Overview of the FRSMP Program

Last Modified: March 28, 2024

APHIS established the Federally Recognized State Managed Phytosanitary (FRSMP, pronounced “free-stamp”) program to promote greater consistency in actions taken against certain plant pests, whether those pests arrive at U.S. ports of entry or are moving interstate.  By better harmonizing import and interstate requirements, APHIS strengthens its ability to advocate for safe, fair, and reciprocal treatment of U.S. exports by our trading partners.

The FRSMP Program and the Plant Protection Act

Under the Plant Protection Act (PPA), States are prohibited from regulating in foreign commerce any plant pests, plants, plant products, or other articles to control, eradicate, or prevent the introduction or dissemination of a plant pest or a noxious weed.  However, individual States may establish plant health (phytosanitary) regulations and procedures to address pests of concern to them when those pests are moving in interstate commerce as long as the State’s regulations are consistent with and do not exceed any PPA regulations.

Through the FRSMP program, states may petition APHIS to recognize state-managed plant health programs.  Federal recognition will justify actions ordered by APHIS officials to mitigate the risk when a pest covered under a FRSMP program is moving in foreign commerce and intercepted at a U.S port of entry. 

How the FRSMP Program Works

The FRSMP program establishes a process for States to petition APHIS for Federal recognition of State-managed phytosanitary programs developed to eradicate, exclude, or contain plant pests of limited distribution within the United States that APHIS is not currently regulating or is considering no longer regulating under a Federal program.  Federal recognition will justify actions ordered when a FRSMP program pest is intercepted at a U.S port of entry.  Such actions could include treatment (if available), re-direction to a State that does not restrict the pest, re-exportation, destruction of the shipment, or restrictions on interstate movement. This means that only those shipments arriving in or moving through a State that is regulating a specific pest must comply with the import requirements.  This gives importers and trading partners more opportunities to trade with fewer restrictions with States not participating in a FRSMP program for that pest.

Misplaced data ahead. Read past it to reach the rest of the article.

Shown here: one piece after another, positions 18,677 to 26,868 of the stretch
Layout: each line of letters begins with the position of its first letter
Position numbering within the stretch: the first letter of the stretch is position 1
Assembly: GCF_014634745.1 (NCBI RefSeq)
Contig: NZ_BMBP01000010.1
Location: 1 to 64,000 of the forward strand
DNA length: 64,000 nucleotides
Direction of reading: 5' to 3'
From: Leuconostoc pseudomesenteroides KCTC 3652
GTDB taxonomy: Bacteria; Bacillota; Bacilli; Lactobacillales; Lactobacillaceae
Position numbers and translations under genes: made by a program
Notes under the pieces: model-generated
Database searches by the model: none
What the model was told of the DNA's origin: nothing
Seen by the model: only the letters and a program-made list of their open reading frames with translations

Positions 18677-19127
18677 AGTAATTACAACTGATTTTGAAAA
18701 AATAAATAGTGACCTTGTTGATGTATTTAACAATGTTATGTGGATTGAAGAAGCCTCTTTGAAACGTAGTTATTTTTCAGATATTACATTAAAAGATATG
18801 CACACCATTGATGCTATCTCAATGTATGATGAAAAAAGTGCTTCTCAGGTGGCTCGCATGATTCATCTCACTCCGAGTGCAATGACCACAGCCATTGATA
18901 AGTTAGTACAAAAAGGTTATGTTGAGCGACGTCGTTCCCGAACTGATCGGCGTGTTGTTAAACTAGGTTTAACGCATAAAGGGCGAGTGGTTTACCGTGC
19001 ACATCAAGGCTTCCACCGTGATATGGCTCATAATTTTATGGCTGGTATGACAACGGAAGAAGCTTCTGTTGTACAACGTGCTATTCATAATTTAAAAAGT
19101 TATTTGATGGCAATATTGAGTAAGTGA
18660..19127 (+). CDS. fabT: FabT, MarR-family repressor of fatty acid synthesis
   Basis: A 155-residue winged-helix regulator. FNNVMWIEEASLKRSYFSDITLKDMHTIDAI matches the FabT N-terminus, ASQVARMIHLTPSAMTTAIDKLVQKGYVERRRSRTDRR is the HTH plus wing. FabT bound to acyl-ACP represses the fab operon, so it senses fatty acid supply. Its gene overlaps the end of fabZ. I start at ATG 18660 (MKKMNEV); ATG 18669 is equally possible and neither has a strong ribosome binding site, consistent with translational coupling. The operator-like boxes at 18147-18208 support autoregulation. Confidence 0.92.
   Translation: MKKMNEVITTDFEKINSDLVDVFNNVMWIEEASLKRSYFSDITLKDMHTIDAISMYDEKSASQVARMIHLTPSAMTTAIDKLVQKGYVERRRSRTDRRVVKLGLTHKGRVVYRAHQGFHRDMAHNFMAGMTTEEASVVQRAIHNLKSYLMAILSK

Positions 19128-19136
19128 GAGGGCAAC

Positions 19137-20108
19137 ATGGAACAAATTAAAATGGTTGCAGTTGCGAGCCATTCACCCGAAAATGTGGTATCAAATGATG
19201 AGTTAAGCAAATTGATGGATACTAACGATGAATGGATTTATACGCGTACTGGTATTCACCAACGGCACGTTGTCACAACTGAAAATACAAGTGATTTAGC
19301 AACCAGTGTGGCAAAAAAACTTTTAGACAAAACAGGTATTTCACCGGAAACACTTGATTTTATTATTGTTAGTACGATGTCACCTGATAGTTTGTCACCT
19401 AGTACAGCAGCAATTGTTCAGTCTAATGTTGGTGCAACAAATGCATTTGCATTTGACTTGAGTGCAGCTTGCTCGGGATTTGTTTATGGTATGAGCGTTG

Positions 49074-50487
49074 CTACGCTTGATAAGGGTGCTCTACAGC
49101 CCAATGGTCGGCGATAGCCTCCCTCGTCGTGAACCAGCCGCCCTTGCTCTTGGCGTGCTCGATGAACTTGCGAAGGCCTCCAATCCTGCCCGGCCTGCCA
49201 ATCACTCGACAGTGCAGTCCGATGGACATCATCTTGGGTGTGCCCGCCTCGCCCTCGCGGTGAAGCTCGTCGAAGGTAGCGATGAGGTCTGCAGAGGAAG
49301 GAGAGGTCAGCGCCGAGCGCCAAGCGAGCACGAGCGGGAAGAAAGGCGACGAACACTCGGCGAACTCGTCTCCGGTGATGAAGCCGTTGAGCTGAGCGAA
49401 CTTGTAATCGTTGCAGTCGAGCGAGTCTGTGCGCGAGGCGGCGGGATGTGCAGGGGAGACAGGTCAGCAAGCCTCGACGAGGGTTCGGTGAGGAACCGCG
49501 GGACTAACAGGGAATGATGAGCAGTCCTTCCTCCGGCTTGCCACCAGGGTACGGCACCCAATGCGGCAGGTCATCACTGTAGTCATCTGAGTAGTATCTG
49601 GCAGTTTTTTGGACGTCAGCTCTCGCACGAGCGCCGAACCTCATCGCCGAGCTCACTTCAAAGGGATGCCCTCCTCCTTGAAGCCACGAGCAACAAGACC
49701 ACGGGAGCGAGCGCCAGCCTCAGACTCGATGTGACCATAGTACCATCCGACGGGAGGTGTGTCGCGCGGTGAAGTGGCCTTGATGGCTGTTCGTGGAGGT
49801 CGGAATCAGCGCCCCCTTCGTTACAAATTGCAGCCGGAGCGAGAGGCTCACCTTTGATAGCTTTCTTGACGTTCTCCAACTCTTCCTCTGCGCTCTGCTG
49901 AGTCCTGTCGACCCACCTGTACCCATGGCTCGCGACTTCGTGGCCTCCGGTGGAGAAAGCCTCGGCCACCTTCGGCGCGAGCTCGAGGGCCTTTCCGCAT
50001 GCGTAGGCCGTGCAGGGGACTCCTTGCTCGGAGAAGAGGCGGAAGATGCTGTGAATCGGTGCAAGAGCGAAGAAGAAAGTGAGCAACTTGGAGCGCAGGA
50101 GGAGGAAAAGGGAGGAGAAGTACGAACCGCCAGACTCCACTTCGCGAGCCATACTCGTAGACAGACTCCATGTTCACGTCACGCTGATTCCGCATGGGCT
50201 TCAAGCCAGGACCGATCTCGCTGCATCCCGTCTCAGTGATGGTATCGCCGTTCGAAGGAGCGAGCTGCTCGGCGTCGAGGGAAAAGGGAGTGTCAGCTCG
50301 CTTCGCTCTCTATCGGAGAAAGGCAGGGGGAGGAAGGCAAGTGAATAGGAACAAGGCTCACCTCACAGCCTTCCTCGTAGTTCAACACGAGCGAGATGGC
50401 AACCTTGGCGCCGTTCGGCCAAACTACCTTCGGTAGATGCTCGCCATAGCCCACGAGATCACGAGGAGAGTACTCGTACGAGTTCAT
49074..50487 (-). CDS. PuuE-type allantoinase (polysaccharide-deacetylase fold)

Under the Deregulation Evaluation of Established Pests (DEEP) process, APHIS, in close collaboration with the States, re-categorize certain pests to no longer require action at ports of entry.  To be considered for re-categorization, the pest must be established and unlikely to harm the U.S. environment or the economy.  APHIS and the states have already identified 126 such pests. States may request FRSMP recognition of State programs that eradicate, exclude, or control deregulated pests.

APHIS will accept and consider petitions from States interested in obtaining Federal recognition of a State-managed phytosanitary program. APHIS will evaluate each petition using rigorous criteria.  States must provide detailed information about the absence or limited distribution of a pest, pest pathways and likelihood of introduction, potential economic and environmental harm that the pest may cause, and a regulatory program for the pest that includes monitoring, surveillance, and control methods.